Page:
What are the hallmarks of a good conversation?
Two people who are truly interested in what the other has to say? Each feeling as though the other has been “heard”? The ability for one to ask a question of the other without the other feeling questioned (attacked)? An experience where both people contributed thoughts, feeling, opinions and ideas freely and openly without fearing that what they’ve said is “wrong”?
If you think that’s the right track, I agree.
But that’s not what’s been going on around my house, even though both of us would like it to be.
In my house there’s been lies which broke trust. There’s been repeated betrayal, which caused suspicion. There’s been assumptions, which lead to the breakdown of communication and the ability for someone else to hear those problems and slide right in to fill the spot.
BTW-intentional or not, that was awfully shitty of you, Theresa Cesario. You may want to refer to the above paragraph about how to have a good conversation and see if you can talk to your husband Craig, instead of mine.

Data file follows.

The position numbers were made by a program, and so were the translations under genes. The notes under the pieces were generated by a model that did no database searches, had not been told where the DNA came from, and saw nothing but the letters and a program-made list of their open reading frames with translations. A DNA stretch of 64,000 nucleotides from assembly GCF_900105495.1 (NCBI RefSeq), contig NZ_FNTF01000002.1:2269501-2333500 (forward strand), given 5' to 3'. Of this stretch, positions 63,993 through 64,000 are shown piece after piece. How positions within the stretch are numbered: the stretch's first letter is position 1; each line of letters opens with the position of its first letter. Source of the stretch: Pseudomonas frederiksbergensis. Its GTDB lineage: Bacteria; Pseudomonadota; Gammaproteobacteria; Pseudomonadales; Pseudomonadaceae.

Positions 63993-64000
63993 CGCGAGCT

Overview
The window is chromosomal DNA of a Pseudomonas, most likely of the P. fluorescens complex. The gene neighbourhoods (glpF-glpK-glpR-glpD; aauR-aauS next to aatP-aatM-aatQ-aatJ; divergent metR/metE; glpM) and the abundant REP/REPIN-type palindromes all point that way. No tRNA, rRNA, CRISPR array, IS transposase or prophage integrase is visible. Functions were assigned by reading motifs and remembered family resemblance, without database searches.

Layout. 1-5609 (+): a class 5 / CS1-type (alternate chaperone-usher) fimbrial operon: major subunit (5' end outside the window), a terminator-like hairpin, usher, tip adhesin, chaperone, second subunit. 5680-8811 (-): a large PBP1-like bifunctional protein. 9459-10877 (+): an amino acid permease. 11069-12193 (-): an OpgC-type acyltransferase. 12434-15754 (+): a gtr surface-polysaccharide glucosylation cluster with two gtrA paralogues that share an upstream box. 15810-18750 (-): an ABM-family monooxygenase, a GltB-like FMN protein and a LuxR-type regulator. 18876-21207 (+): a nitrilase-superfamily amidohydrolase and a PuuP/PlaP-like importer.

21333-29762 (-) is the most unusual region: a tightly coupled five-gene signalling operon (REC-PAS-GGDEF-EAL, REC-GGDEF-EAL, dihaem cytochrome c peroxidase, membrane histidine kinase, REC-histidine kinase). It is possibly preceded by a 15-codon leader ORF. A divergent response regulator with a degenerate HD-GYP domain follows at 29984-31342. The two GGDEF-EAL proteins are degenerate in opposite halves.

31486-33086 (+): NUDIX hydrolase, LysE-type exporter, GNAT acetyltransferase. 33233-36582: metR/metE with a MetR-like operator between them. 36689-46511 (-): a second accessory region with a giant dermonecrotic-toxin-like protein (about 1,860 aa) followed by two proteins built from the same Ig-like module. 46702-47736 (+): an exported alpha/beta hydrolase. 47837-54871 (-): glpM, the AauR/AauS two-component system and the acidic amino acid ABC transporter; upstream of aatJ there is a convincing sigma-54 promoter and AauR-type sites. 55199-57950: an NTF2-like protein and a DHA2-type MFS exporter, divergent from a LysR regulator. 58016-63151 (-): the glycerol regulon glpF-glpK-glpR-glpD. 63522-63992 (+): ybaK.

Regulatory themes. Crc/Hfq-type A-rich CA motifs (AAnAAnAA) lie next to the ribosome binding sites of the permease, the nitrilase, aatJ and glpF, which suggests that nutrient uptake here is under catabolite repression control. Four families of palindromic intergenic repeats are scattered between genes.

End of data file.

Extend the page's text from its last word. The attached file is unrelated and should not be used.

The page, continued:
The thing is, there’s also love. There’s true love in my house. Not the false love of a temporary relationship. I know my husband loves me. How? He’s willing to look at himself and be honest about his choices. He’s willing to look to see if the feelings he thought he felt are true. He’s willing to look at the story he was telling himself and realize that much of it was conjecture and ego.
I think we’ve had miscommunication because we are both insanely concerned with not harming the other. We’ve both been walking on eggshells to not “set the other one off”. Today we had a difficult but good conversation and I’m proud of the way he took a step back and looked at things and chose to not be defensive and close down. I’m also proud of the way he’s opening up to tell me more than just how work went and having a “surface” conversation. I think he’s an amazingly bright person and learning how his mind works has always been interesting to me.
I got something in my email today that said you need to act as though you are already where you want, not as if you will eventually be where you want.
Let that sink in. I’m going to.